Malaysia goes early as well

It seems to be the season for early elections. Sweden and Italy both held them last month, as did Vanuatu just last week, while Denmark and Israel are both going early at the beginning of November. Now there’s Malaysia, whose prime minister Ismail Sabri announced the dissolution of parliament last week for an election within sixty days, the exact date to be set by the electoral commission.

The last election, for a five-year term, was in May 2018, so this one will be about six months early. But it comes as no surprise: Ismail, who took office in August last year, has been signalling that he wanted to seek a mandate of his own, given that his majority in the existing parliament is tenuous.

To understand the complex manoeuvring since the 2018 election, you could start with my report from March 2020, and then have a read of Amrita Malhi at Inside Story on the occasion of Ismail coming to power. Basically, what looked like a decisive opposition victory in 2018 proved not to be durable, partly due to inherent stresses in the situation but also due to the scheming of Mahathir Mohamad, who remains active at the extraordinary age of 97.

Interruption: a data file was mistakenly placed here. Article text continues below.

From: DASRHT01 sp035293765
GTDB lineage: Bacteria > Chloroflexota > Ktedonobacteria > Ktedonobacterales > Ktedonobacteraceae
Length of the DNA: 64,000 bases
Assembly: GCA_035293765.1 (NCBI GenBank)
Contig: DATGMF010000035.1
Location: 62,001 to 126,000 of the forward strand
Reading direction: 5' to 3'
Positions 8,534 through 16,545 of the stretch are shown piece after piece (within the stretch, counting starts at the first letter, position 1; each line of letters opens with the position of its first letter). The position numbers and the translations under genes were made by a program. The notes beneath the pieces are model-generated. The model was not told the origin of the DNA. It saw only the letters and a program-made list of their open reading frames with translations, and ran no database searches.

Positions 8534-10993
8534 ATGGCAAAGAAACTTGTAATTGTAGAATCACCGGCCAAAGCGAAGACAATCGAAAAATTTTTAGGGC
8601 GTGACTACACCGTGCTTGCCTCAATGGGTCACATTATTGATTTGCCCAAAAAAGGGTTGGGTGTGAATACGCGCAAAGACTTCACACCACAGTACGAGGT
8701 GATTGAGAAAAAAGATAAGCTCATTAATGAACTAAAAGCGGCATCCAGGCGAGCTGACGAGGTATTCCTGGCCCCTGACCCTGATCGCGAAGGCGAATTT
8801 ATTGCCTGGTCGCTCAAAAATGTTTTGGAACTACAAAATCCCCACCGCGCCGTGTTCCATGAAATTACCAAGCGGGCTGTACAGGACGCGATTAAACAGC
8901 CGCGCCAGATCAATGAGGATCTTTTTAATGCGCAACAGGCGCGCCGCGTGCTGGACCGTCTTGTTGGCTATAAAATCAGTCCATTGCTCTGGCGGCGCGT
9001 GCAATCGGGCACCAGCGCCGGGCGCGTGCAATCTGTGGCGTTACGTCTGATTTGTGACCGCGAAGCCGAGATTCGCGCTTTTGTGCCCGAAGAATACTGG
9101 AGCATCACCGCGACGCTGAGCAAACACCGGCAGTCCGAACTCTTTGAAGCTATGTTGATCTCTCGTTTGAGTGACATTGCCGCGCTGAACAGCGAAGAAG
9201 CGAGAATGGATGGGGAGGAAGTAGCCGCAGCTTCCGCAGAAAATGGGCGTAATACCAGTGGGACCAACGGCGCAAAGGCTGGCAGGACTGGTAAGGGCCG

The end result was the return to power – partially in 2020 and more unequivocally last year – of Ismail’s party, the United Malays National Organisation (UMNO), which prior to 2018 had ruled the country since independence in 1957 (much of the time under Mahathir’s leadership). The election will be a straight fight between it and its allies on one hand and the opposition Alliance of Hope, led by Anwar Ibrahim, on the other.

Anwar and Mahathir have had a tempestuous relationship over the years, going from collaboration to persecution and back again. They are now on the same side, although Mahathir’s remaining capacity to make trouble is probably small. More significant for Anwar will be whether he can detach any of UMNO’s allies: principally Bersatu, the breakaway that Mahathir led in 2018 before double-crossing Anwar, and the Islamist party PAS, which has a long history of shifting between UMNO and its opponents.

Unless Anwar and his supporters can pull off something quite unexpected, it looks as if Malaysia’s brief flirtation with competitive politics could be coming to an end.

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